Some people turn to local rivers and lakes to cool off, but drowning is a real concern. Please use caution and wear a personal flotation device (PFD) on the water. If you choose to swim, choose a safer location – visit a local pool or lifeguarded beach instead.
Heat Safety for Pets
Animals cannot sweat like humans, and they are vulnerable to overheating quickly, especially when the temperature rises above 80 degrees. Be sure to provide plenty of fresh, cool water to pets, and shade from the sun. Though pets still need exercise during warm weather, take extra care when exercising older dogs, short-nosed dogs, and dogs with thick coats, as they are especially vulnerable to overheating. On hot days, limit exercise to early morning or late evening hours.
Another danger is leaving pets in a vehicle. In sunny weather, the temperature inside a car can quickly rise to 120 degrees or more, even with windows left slightly open. Animals left in a hot car, even for just a few minutes, can suffer from heat stroke, brain damage, or death. In addition, leaving a pet unattended in a hot car can be grounds for animal cruelty charges.
If you see an animal in distress in an unattended vehicle, first try to contact authorities at the location you are visiting. They may be able to help locate the vehicle’s owner to unlock it quickly. If security guards or other authorities are unavailable, call 911 immediately.
Because of the recent hot, dry weather, many areas of King County are at risk of wildfire. Communities such as Cumberland, Maple Valley, Enumclaw, and North Bend are at particular risk because of their exposure to strong east winds that blow from the Cascades in the summer.
There are steps that residents can take minimize the risk of fire to their property.
King County’s Forestry Program offers free technical assistance in identifying and mitigating wildfire risk, including:
- Assessing wildfire hazards around the home and in the community
- Firewise landscaping for sun and shade
- Alternatives to outdoor burning, including chipping and composting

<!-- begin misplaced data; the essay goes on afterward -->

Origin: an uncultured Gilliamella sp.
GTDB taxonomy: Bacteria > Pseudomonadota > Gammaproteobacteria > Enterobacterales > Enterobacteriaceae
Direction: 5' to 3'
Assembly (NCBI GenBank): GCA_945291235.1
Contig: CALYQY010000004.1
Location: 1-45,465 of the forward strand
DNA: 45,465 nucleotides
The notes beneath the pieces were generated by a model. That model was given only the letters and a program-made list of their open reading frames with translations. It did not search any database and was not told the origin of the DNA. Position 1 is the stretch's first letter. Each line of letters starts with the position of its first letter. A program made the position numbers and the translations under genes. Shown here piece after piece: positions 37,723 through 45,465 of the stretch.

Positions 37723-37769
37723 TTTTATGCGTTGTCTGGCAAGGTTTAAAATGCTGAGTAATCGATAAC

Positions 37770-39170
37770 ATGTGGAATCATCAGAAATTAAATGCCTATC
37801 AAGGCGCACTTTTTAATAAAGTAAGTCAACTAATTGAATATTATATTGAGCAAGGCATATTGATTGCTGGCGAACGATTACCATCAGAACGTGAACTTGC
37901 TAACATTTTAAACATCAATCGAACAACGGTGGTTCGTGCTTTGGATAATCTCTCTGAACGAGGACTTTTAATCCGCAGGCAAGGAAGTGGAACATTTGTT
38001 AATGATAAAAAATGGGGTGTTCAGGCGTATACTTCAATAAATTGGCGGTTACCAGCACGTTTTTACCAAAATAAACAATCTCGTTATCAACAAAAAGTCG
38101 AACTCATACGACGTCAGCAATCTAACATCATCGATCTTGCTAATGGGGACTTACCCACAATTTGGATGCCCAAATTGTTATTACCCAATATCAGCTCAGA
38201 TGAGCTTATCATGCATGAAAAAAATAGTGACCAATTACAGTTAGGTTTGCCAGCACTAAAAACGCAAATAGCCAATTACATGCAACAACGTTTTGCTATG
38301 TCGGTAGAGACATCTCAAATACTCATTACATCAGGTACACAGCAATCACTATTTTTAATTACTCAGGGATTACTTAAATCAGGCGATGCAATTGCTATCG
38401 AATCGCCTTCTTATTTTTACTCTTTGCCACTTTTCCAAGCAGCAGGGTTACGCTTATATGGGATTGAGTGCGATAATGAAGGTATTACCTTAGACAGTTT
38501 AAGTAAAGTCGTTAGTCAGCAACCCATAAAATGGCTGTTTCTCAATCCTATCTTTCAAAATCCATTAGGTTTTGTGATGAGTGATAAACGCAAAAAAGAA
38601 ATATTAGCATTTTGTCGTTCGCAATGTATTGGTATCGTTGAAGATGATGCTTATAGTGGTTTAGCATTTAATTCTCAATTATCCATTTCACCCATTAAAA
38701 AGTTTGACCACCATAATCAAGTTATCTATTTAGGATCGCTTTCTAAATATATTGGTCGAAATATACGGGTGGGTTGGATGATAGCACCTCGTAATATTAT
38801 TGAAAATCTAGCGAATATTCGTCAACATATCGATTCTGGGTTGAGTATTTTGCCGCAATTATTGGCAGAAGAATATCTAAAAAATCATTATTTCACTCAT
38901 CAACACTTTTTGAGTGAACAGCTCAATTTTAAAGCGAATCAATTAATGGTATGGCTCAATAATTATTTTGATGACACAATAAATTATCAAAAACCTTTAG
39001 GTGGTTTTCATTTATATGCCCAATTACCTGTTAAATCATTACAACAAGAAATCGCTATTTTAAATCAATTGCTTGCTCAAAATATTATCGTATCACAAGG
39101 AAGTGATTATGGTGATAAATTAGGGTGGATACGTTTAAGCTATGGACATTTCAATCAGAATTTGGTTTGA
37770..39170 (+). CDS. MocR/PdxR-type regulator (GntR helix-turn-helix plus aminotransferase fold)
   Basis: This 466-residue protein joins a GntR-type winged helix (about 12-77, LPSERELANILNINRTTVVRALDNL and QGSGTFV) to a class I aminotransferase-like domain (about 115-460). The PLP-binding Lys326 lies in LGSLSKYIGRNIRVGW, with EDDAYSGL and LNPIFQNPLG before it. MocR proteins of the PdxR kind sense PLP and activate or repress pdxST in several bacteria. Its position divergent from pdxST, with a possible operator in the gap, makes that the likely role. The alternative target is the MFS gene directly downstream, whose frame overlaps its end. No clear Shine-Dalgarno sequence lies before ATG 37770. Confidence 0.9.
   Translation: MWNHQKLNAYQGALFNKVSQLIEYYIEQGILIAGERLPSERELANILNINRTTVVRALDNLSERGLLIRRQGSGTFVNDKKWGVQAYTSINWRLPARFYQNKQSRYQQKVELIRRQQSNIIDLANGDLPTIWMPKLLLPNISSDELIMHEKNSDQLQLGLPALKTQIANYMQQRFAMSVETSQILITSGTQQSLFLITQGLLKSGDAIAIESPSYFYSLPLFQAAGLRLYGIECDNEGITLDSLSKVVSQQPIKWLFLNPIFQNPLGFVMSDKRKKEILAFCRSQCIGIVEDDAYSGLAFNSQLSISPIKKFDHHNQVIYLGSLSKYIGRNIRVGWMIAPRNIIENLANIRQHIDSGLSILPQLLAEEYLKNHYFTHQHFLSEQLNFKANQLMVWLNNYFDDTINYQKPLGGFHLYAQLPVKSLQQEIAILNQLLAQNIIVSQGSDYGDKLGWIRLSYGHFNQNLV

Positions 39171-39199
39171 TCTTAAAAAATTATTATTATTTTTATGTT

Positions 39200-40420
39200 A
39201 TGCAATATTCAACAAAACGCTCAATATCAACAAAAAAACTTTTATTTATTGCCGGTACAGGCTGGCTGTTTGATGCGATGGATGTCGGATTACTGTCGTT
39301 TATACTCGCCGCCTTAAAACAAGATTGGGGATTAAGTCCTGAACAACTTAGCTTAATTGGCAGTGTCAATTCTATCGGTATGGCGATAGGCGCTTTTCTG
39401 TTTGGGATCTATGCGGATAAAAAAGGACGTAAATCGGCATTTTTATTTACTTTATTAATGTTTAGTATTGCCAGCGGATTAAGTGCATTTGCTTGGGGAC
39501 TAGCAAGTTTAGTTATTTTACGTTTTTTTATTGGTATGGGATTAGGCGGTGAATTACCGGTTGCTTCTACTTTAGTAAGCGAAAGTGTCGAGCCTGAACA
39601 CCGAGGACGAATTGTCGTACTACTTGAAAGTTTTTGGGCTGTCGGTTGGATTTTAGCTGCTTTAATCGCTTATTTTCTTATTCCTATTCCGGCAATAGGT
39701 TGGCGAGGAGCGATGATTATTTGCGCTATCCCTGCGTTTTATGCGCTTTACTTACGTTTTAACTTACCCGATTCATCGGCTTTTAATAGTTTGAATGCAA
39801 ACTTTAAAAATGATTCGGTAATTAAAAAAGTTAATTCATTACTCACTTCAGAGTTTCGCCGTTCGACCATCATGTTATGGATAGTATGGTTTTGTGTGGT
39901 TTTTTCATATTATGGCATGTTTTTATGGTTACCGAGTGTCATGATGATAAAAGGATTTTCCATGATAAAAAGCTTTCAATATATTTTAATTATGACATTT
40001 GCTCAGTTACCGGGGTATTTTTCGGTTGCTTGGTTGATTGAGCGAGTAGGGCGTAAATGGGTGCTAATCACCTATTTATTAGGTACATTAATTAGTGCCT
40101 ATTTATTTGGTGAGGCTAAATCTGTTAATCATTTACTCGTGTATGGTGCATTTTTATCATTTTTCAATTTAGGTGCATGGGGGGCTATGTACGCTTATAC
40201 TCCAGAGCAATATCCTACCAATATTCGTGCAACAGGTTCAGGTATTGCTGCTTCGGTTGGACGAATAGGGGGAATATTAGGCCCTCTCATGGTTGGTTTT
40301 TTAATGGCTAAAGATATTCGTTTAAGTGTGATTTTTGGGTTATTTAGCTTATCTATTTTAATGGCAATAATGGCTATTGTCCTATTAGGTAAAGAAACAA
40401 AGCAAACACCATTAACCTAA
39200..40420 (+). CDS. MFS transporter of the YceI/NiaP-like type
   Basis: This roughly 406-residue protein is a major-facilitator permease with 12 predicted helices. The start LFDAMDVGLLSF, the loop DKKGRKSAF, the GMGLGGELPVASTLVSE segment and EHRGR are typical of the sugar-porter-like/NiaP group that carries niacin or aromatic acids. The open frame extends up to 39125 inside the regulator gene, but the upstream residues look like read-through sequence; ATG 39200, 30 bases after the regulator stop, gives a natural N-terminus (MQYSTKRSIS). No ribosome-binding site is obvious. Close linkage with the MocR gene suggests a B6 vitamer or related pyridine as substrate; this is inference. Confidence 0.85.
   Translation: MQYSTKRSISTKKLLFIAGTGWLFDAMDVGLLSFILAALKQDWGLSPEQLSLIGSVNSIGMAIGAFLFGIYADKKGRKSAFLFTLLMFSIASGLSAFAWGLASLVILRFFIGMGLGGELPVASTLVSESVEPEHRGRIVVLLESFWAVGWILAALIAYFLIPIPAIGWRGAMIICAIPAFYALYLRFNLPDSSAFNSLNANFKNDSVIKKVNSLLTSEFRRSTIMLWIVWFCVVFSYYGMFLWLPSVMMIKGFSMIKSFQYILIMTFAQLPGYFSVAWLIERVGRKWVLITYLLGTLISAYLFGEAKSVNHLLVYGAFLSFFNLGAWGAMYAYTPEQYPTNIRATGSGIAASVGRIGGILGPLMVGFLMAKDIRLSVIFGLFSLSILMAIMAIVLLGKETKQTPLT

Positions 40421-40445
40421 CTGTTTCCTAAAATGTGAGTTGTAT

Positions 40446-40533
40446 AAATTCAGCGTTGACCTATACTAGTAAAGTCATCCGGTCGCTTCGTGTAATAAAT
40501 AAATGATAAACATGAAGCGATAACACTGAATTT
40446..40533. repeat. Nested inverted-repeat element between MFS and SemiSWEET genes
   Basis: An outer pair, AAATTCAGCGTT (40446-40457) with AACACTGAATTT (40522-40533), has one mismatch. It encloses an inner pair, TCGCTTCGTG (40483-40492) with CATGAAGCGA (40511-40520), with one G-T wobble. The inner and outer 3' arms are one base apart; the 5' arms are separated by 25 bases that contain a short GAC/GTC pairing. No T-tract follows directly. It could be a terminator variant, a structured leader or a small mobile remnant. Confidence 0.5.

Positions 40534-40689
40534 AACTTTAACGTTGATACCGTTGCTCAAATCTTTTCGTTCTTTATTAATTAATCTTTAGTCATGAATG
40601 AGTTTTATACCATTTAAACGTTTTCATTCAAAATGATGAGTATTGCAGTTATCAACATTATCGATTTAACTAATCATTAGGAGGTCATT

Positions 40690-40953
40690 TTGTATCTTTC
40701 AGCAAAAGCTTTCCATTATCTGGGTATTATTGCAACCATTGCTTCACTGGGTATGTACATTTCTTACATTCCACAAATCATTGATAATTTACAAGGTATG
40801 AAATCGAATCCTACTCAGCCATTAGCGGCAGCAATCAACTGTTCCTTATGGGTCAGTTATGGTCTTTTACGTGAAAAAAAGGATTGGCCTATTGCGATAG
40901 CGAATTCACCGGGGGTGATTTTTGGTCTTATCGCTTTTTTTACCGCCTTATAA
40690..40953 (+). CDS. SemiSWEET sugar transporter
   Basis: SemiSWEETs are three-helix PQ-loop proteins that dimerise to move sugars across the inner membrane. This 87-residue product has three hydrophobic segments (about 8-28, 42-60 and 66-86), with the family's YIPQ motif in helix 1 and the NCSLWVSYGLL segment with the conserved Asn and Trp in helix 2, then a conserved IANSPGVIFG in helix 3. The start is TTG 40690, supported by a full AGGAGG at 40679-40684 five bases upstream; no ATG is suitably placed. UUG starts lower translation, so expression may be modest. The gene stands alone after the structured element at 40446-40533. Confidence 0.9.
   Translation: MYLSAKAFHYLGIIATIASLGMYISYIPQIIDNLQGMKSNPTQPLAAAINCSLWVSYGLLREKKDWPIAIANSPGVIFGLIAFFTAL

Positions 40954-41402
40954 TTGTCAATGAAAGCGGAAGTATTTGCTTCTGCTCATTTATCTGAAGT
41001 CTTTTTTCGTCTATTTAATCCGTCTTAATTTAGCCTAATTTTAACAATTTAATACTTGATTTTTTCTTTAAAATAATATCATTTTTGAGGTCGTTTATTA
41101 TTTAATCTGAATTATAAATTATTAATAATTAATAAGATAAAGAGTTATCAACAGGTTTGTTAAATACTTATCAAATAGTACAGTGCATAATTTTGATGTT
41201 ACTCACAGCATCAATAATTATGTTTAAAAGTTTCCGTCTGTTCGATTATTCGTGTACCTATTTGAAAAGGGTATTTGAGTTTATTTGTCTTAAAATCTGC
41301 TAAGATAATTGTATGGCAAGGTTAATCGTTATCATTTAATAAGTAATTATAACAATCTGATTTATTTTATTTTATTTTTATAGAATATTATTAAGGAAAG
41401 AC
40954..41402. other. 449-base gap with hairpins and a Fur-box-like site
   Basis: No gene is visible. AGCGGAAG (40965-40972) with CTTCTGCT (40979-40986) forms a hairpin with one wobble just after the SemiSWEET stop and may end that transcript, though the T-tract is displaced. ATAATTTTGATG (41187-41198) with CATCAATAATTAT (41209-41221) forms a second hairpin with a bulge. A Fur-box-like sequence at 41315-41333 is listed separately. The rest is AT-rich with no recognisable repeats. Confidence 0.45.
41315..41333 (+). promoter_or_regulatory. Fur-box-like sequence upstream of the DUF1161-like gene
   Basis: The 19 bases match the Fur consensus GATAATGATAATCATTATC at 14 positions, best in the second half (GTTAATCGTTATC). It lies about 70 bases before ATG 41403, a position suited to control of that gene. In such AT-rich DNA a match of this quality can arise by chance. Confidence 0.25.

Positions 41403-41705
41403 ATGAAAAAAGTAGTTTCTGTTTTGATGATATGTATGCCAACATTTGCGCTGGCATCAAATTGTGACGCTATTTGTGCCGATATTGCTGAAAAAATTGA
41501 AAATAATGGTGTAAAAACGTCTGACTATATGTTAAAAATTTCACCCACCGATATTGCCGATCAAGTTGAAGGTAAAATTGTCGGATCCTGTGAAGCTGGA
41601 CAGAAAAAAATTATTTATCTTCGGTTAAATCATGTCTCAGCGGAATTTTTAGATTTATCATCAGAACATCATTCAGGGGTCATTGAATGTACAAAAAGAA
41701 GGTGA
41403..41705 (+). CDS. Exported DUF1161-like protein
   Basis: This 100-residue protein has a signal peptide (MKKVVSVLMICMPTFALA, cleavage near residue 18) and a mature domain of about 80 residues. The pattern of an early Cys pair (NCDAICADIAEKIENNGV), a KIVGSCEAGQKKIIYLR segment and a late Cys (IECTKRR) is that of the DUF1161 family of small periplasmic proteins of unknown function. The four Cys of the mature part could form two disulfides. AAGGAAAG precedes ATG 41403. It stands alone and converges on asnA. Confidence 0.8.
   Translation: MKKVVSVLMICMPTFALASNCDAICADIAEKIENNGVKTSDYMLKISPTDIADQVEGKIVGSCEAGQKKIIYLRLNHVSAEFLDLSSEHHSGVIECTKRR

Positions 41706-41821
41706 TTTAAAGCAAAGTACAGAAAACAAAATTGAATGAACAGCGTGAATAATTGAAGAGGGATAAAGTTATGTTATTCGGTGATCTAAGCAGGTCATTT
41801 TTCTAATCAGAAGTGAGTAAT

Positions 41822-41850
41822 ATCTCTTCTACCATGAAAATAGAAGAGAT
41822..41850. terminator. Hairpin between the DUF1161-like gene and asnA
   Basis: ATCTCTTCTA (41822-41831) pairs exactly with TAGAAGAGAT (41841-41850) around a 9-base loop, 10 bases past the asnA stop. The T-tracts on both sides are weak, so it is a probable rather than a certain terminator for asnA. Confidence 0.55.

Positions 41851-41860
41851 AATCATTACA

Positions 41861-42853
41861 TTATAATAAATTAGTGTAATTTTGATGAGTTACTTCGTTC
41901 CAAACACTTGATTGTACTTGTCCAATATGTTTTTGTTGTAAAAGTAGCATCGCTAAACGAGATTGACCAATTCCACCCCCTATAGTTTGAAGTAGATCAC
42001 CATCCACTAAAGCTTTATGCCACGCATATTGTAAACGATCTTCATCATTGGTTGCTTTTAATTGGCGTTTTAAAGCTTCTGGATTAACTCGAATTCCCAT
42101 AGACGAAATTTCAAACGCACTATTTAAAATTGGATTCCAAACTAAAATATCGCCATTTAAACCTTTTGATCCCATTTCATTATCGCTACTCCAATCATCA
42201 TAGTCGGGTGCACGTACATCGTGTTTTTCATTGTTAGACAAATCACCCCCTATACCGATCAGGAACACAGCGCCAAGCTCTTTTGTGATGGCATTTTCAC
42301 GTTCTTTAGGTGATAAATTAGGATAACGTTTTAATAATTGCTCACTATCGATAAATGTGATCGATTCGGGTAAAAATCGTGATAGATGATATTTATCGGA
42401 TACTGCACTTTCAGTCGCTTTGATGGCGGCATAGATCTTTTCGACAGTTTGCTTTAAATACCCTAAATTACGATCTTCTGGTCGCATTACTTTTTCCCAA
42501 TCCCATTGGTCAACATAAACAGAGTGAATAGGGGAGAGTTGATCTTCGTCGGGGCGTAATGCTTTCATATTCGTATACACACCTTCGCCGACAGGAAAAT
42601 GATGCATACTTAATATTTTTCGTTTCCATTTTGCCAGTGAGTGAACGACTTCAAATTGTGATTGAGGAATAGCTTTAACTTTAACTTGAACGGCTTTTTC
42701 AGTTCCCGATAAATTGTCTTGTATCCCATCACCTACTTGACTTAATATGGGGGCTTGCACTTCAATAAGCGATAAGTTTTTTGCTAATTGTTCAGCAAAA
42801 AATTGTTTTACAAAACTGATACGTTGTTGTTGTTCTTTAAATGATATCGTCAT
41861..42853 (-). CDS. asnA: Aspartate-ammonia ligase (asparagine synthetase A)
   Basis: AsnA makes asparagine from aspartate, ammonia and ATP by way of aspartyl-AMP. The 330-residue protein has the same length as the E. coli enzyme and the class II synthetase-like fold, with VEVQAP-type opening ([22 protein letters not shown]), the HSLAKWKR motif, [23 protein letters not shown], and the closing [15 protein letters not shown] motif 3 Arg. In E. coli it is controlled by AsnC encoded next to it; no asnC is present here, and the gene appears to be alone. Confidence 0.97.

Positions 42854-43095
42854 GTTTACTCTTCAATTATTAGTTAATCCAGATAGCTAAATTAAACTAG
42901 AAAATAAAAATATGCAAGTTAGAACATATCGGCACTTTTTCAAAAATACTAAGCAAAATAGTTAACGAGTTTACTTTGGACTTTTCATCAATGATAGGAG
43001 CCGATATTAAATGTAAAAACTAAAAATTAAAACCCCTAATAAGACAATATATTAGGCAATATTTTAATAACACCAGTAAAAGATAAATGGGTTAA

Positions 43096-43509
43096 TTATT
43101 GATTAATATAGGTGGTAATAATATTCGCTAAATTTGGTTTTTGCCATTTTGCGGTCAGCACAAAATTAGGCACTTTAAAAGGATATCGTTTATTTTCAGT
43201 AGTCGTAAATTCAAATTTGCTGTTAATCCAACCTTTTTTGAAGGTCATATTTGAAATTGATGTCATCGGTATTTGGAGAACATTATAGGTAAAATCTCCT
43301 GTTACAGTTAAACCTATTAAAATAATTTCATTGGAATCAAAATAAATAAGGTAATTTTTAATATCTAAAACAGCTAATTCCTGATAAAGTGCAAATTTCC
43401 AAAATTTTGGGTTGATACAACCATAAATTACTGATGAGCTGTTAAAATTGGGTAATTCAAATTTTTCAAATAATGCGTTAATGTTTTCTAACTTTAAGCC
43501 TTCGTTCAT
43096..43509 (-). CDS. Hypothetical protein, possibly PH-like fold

- Developing a personalized fire safety action plan
For free technical assistance in identifying and mitigating wildfire risk, contact the King County Forestry Program at 206-296-8042, email firstname.lastname@example.org, or visit www.kingcounty.gov/environment/waterandland/forestry/forestfire.aspx.
The Fire Marshal has declared a Phase 1 burn ban in King County through September 1. A Phase 1 burn ban prohibits all outdoor burning except for small recreational fires in established fire pits at approved campgrounds or on private property with the owner's permission. These fires must:
- Be built in a metal or concrete fire pit, such as those typically found in designated campgrounds
- Grow no larger than three feet across
- Be located in a clear spot free from any vegetation for at least ten feet in a horizontal direction, including a 20-foot vertical clearance from overhanging branches
- Be attended at all times by an alert individual with immediate access to a shovel and either five gallons of water or a connected and charged water hose.
The use of gas and propane self-contained stoves and barbeques will continue to be allowed under the ban.
King County is assisting Kittitas County as crews fight the Taylor Bridge wildfire there. So far, four firefighting trucks, a water tender, and a small number of firefighters and support staff have been sent from King County to help with the effort. In addition, the King County Regional Communications and Emergency Coordination Center (RCECC) has been activated in a limited capacity to support the coordination of resources being dispatched to Kittitas County.
The Puget Sound Clean Air Agency says unhealthy levels of smog will affect King County through Saturday, with the greatest impact on communities in the Cascade foothills. Exposure to smog can make breathing difficult, trigger asthma attacks, and weaken the immune system. People who are sensitive to air pollution should limit their time outdoors. For more information, visit www.pscleanair.org.